Updated: Jul 31, 2020
If you are ever put in the position to be responsible for the assessment of whether your organisation has adequate procurement fraud and corruption risk mitigation in place, after taking a deep breath, your initial focus should be on planning for the risk assessment of your organisations procurement capability.
There is no one size fits all approach to evaluating the internal and external threats that an organisation faces from procurement fraud and corruption including the mitigation procedures that should be put in place to counter these risks. Such an assessment shouldn’t just be a tick box assessment of known risks and mitigation methods but also an additional risk-based approach for key risk areas that has been identified as part of your initial organisation risk assessment.
There are many areas to consider from vendor onboarding, procurement route, pre and post award stages, contract management and the end of life and disposal of assets to name but a few. A walk through of your processes with relevant organisational staff will further identify risks from different perspectives.
When evaluating risk mitigation requirements an assessment should first be conducted to determine which are the key risk areas, this will ensure that your organisation can properly task and coordinate its finite resources.
Part of the problem in assessing risk is the availability of information, which in itself can be a significant risk. Many organisations have departments that protect their own data and don’t share with other departments, this can create a situation where the scale of a problem is underestimated or unknown.
Such examples include an investigation surrounding an insider threat around the award of a single source contract. The conclusion of the investigation confirmed that an individual within the organisation receiving the initial procurement requirement and had set up his own recruitment company to facilitate the award of consultancy services to his own consultants. What became clear six months later was that an audit of the organisations single source procurement had been conducted without the knowledge of the investigation team. The conclusions of the audit raised significant concerns surrounding the gaps in the justification and authorisation process including the control failures in a significant number of single source contracts. If this information had been shared with the investigation team at the time then they might have better understood the scale of the risk and had the opportunity to assess whether other cases or individuals were involved.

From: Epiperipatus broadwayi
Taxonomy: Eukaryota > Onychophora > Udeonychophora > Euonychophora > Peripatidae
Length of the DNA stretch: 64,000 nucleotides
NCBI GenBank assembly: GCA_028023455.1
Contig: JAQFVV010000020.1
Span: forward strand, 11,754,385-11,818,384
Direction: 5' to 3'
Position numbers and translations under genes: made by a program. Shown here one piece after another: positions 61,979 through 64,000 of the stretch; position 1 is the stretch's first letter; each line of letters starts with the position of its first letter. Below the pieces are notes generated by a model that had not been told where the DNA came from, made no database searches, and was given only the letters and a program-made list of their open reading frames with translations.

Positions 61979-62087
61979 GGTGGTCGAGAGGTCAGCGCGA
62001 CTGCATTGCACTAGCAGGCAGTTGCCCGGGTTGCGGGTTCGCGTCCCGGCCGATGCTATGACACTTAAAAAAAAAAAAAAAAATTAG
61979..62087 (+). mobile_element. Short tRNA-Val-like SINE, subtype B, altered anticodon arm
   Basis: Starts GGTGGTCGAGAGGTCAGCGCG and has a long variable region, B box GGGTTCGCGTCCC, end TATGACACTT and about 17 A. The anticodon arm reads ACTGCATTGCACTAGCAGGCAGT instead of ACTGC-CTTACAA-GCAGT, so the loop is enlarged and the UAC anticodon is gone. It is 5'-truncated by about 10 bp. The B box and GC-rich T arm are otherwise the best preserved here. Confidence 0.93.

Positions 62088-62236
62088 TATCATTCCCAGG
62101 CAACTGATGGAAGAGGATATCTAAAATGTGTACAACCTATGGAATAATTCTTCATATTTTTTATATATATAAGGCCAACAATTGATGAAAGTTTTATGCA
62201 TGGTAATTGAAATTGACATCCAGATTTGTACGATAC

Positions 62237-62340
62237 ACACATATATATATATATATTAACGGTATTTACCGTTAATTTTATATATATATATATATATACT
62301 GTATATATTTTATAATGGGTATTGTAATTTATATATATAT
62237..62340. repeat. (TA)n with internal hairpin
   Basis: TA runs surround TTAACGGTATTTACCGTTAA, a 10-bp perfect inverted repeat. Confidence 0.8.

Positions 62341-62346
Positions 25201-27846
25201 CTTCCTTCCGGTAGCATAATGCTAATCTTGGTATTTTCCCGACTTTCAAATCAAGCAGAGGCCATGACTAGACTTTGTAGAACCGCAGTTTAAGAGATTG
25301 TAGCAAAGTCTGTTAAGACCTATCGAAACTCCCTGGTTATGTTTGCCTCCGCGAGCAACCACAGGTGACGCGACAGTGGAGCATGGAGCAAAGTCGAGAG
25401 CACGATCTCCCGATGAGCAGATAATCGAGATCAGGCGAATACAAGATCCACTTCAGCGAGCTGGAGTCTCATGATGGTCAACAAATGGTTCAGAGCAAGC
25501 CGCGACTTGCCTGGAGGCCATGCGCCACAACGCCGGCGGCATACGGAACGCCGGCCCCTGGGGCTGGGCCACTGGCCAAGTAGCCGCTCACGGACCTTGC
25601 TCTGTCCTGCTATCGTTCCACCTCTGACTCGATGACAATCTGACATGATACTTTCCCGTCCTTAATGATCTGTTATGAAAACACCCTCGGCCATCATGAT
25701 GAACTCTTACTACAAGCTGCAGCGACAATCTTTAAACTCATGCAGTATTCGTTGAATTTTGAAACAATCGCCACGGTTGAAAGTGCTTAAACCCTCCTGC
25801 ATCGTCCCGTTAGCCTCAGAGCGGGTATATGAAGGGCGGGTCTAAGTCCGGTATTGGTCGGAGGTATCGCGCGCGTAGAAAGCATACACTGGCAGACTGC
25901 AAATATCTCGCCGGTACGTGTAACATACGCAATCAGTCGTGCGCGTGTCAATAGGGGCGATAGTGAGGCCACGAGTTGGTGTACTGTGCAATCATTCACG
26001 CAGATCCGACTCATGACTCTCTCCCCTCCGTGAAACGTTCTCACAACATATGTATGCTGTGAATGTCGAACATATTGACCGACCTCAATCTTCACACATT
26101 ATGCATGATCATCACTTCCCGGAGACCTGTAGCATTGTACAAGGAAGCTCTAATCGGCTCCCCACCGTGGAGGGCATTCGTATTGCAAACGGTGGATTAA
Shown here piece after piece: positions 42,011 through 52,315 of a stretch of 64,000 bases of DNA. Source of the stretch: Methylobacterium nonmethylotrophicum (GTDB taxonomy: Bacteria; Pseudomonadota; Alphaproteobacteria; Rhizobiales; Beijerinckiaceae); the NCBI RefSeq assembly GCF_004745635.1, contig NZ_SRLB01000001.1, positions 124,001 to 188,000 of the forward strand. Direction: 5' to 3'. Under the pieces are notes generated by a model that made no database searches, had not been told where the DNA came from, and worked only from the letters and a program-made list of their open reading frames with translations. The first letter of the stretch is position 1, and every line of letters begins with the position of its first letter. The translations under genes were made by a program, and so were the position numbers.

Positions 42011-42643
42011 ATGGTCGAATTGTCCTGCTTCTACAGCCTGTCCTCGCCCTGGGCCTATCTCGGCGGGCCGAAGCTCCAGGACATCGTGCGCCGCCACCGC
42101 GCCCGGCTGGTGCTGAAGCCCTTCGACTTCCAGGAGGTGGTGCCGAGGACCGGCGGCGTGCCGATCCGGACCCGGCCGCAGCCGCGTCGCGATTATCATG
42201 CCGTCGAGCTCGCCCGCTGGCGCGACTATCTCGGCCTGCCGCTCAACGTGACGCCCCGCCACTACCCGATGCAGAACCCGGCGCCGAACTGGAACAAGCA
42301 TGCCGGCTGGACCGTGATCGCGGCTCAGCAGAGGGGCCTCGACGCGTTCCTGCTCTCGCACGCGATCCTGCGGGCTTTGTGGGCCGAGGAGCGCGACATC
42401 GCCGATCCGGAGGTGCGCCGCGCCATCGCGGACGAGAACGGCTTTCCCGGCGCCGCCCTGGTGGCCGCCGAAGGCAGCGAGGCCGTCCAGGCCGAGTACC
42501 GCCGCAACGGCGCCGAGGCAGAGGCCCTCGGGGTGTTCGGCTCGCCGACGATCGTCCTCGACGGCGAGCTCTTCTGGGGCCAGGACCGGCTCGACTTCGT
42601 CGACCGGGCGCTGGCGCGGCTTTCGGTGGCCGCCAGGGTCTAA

To determine whether your organisation has the ability to assess and mitigate its own risk, a number of initial questions should be answered:
Do you have a communication strategy to build organisation culture and response to procurement fraud risk
Do you have a Fraud Response Plan
Do you have a documented investigation procedure
Have you conducted a project assessment for procurement fraud risk
Have you assessed your organisations capability against BS10501 British Standard, Guide to Implementing Procurement Fraud Controls
Do you have a structured training program that outlines current procurement fraud risk, impact and risk mitigation
Can your organisation centrally collect and analyse its own data for procurement fraud risk
Have you conducted an assessment of your procurement lifecycle for procurement fraud risk
Do you have asset tracking as part of your organisations asset management procedures
Do you have asset disposal procedures for goods and materials that are obsolete, scrap, damaged or write-offs
The answers to these initial questions will give you an insight into whether your organisation has the ability to assess its risk and if it can adequately respond to it. If you are unable to answer these questions fully, then you may want to ask yourself what is the potential impact to the organisation of not having these procedures and mitigation in place.